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Ciudad Perdida: The ‘Lost City’ of Teyuna, Part I

from top of terraces
From the highest terrace of the ‘lost city’

Who wouldn’t want to see a recently rediscovered ancient city? Bygone civilizations, ruins, and abandoned places have always captured people’s attention—just think of ancient Rome’s obsession with the pyramids or the excavation and tourism of Pompeii and Herculaneum in the mid-18th century. Relatively speaking Colombia’s Ciudad Perdida is a new kid on the block, which is why we found ourselves in the middle of the jungle over the long Easter weekend.

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What not to wear in Bogota

what to wear in Bogota Colombia
Don’t. Just don’t.

When planning a trip anywhere new, I inevitably do some googling about what to wear. While I know there’s no way to completely avoid looking like a tourist, my goal is always to land somewhere in the middle of the spectrum between the locals and those wearing fanny packs and American flag t-shirts.

Recently I’ve gotten a couple of reader questions about what to wear while visiting Bogotá, which makes me think that you all think I know what I’m talking about…at least a little bit. Part of that is true: after about two years in this city I can pick out tourists in a snap and know how to dress based on an invite’s time and location.

When you think of Colombia, Bogotá is kind of in a category of its own. For one thing, it’s location at about 8,500 feet above sea level means that it’s much cooler than the rest of the country. Temperatures don’t vary greatly and for the most part, hover around the low fifties. That said, there are afternoons when the sun can bring the temps to the low seventies, and chilly evenings where it can sink as low as the forties. December and January are the warm, dry months and  April/May and October/November are quite wet. Another way that Bogotá differs is that as the capital and center of business, dressing seems more formal and sophisticated than the rest of the country.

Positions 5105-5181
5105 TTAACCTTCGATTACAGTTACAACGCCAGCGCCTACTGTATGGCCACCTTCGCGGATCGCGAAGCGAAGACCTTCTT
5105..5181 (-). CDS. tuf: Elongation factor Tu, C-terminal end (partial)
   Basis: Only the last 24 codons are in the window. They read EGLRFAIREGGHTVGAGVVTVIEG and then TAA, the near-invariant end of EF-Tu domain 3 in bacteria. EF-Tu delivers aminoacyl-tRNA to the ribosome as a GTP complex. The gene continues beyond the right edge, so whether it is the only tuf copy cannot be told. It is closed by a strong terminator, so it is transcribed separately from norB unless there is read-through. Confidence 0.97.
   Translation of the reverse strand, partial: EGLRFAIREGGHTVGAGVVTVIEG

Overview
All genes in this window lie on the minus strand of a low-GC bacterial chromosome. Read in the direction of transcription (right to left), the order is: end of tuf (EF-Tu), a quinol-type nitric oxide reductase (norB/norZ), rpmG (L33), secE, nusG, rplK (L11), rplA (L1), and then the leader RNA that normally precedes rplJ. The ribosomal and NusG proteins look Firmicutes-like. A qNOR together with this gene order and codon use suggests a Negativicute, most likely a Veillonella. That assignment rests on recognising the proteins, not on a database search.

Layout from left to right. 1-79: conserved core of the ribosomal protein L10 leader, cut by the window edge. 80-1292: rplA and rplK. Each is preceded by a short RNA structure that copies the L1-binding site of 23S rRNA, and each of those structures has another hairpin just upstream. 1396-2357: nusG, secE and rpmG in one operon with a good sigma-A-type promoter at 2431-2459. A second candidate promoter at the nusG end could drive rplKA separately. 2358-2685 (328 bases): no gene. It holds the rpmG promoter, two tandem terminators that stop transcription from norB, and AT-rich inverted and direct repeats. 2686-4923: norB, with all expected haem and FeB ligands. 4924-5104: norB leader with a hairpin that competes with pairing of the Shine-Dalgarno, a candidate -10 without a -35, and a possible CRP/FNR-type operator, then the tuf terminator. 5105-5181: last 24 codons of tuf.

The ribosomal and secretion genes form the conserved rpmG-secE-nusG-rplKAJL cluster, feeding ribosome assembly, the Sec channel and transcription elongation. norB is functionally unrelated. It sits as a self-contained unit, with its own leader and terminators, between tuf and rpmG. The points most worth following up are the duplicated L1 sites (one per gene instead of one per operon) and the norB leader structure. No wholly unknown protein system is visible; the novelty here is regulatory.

Keep reading for a few of my ideas of what to bring—or leave behind—on a trip to Colombia’s capital city.

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La Isla Baru: A few tips for a great trip

Isla Baru - Playa Blanca
Christmas morning off the coast of Cartagena, on Isla Baru

My mouth is saying no thanks, but my tone isn’t quite serious because this woman’s fingertips have somehow found a magic spot in my shoulder that is rendering me incapable of shooing her away.

Knowing better, I cave and ask how much.

Apparently, a half hour massage on Isla Baru will run you 150 000COP. At today’s exchange rate that’s about $45 USD,  the same price you’d pay at a fancy hotel spa—complete with ambiance and a legitimate massage oil—for an hour massage. Inwardly wagging a finger at myself, I try and negotiate a price more along the lines of those I’ve seen at the spa/salon combos lining the streets of Bogotá (around 30 000COP) before giving my no thanks more gusto and trying to untangle myself from her tranquilizing grip.